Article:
Chemical Reactions involved: Nitrogen Fixation is the process where N2 is converted into ammonium. Denitrification is the loss or removal of nitrogen and returned to the atmosphere as nitrogen gas. Nitrification is where some of the ammonium produced by decomposition is converted into nitrate. Nitrogen mineralization also occurs and this is where nitrogen is incorporated into organic matter and is converted back into inorganic nitrogen. Lastly is nitrogen uptake, this is where the ammonium produced by nitrogen fixing bacteria is taken up by its host. These are all chemical reactions that are involved in nitrogen cycle.

Organic and Inorganic Components: Some organic compounds in the nitrogen cycles are DNA, RNA, and proteins, which can be found in the body. Bacteria is a organic compound and plays a major role in the cycle because it helps decompose material using nitrates. Bacteria and fungi help speed up the process of decay.

Human Intervention: Humans have impacted the nitrogen cycle through the use of agricultural productivity. There have been advances in technology that help speed up the process of the nitrogen cycle. This has lead to the increase in greenhouse gases which are caused by the chemical pollutants, we use in our fertilizers.

The Phosphorus Cycle

Phosphorus is an important chemical for animals and plants. It is critical for all living organisms. It is the framework that holds DNA and RNA, it is a component of ATP, and is used to build proteins. The phosphorus cycle is different from the others because it doesn't include a gas phase. Plants take up phosphate ions and herbivores eat the plants. Then, omnivores/carnivores eat the animals who contain phosphate. Then the phosphate is absorbed into the animals tissue. Once the plant or animals die, they begin to decay and the phosphate gets put into the ground, where the cycle starts all over again.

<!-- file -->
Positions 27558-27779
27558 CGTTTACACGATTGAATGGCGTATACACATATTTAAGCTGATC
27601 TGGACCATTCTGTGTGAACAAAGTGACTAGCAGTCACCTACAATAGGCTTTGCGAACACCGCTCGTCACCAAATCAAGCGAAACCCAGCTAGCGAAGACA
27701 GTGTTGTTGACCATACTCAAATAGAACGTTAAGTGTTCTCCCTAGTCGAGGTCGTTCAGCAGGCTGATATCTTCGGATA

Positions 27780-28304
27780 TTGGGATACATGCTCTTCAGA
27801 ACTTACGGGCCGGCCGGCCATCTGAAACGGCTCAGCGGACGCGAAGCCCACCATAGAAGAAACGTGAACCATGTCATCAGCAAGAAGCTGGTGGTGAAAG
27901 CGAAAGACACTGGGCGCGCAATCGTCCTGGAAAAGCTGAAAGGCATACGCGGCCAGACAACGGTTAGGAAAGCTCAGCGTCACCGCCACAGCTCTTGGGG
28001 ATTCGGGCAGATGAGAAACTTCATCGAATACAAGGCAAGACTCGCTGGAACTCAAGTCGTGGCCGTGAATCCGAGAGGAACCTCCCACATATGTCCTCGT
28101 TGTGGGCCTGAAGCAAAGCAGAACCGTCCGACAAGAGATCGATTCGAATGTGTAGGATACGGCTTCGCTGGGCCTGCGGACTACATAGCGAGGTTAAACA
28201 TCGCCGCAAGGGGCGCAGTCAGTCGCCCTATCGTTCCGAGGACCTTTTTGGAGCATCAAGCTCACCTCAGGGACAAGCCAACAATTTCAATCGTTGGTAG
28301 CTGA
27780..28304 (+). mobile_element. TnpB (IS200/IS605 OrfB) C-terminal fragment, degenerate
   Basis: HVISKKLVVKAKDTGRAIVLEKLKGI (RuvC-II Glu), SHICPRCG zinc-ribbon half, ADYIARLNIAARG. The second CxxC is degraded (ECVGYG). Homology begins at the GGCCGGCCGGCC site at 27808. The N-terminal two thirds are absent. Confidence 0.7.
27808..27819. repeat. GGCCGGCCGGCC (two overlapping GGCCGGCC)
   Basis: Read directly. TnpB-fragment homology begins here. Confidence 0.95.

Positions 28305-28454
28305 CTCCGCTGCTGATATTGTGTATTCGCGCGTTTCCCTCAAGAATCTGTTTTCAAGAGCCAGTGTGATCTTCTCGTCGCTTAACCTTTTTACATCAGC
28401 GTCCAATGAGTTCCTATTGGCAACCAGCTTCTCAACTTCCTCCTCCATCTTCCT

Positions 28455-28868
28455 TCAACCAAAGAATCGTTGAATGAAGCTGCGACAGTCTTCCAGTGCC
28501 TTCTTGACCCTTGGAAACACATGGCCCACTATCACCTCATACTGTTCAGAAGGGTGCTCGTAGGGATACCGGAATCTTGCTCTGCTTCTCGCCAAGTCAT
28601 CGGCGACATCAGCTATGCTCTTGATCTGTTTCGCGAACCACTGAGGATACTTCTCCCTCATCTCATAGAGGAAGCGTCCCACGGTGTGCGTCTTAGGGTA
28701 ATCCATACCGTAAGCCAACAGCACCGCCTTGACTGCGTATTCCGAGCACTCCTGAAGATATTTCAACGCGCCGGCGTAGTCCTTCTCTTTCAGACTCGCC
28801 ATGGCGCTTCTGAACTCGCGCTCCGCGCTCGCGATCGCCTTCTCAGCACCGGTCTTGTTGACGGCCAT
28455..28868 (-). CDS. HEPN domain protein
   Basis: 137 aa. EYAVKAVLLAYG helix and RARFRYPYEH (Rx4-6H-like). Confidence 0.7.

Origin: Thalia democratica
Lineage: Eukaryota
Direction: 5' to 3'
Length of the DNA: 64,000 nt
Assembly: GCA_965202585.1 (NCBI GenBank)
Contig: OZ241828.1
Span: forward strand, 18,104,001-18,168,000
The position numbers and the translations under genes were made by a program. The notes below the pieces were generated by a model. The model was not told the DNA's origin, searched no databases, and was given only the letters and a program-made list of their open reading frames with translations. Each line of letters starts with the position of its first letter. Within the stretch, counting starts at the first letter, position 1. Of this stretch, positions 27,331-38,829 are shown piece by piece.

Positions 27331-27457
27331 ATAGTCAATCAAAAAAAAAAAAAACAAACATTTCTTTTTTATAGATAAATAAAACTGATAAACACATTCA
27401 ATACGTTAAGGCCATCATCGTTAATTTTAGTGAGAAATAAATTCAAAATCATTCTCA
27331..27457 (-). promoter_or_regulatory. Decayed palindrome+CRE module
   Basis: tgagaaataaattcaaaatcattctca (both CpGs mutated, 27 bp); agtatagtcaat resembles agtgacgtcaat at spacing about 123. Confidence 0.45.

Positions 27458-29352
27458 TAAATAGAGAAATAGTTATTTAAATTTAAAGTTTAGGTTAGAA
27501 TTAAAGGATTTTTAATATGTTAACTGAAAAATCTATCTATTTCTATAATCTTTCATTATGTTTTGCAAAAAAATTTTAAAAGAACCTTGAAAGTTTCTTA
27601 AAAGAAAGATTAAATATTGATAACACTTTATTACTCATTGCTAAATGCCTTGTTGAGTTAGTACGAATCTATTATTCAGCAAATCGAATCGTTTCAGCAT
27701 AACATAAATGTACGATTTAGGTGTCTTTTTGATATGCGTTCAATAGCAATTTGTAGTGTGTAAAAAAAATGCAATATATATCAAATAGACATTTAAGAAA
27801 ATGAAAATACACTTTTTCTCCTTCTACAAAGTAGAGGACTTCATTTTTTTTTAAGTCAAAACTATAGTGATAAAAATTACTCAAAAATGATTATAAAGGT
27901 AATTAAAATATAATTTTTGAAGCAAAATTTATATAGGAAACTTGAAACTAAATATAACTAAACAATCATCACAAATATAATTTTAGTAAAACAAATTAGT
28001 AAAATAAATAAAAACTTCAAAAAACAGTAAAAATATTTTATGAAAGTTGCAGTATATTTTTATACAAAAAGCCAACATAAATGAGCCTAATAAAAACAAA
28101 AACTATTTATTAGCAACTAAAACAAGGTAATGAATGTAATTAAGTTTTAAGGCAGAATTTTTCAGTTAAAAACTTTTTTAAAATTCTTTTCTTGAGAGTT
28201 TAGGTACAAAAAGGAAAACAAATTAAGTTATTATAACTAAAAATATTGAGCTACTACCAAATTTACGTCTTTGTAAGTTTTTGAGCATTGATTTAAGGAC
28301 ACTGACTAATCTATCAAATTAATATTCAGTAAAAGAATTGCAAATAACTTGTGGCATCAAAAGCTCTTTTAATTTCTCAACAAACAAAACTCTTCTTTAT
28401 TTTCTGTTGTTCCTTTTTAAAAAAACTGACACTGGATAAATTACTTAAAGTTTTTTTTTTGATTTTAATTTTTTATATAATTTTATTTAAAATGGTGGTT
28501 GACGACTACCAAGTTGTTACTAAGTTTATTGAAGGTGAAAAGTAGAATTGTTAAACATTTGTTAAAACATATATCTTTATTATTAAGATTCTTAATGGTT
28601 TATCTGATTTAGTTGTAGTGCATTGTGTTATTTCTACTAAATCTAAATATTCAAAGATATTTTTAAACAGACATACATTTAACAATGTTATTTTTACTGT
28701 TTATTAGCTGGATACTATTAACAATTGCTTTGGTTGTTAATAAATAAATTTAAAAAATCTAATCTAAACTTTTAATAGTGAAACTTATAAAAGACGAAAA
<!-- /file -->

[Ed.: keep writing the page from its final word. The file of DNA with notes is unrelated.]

Chemical Reactions involved: The phosphorous cycle does not include a gas phase like the other biogeochemical cycles. Although small amounts of phosphoric acid may make their way into the atmosphere, most of the phosphate comes down as a liquid in acid rain. Most phosphorus is found in sedimentary rock as a solid.

Phosphate: PO43- Phosphoric Acid: H3PO3

Organic and Inorganic Components: Some organic components are the animals and plants that contain the phosphorous. Phosphates that end up in the soil from decayed plants and organisms can be considered inorganic. Plants take up the inorganic soil and turn it into organic material where animals and humans are able to consume it. Then the organism will die and the process will start all over.

Human Intervention: Humans contribute to excessive levels of phosphorus by cutting down the tropical rain forests and through the use of fertilizers. Fertilizers can either speed up or mess up the whole entire cycle of phosphorus. Agricultural runoff provides much of the phosphate found in waterways. Humans can alter where the phosphate can be found.



Created with images by Photographing Travis - "Ocean" • technicolor76 - "water drops" • ghutchis - "High resolution carbon nanotube" • NASA Goddard Photo and Video - "How the Sun Caused an Aurora This Week" • josemdelaa - "matches phosphors fire"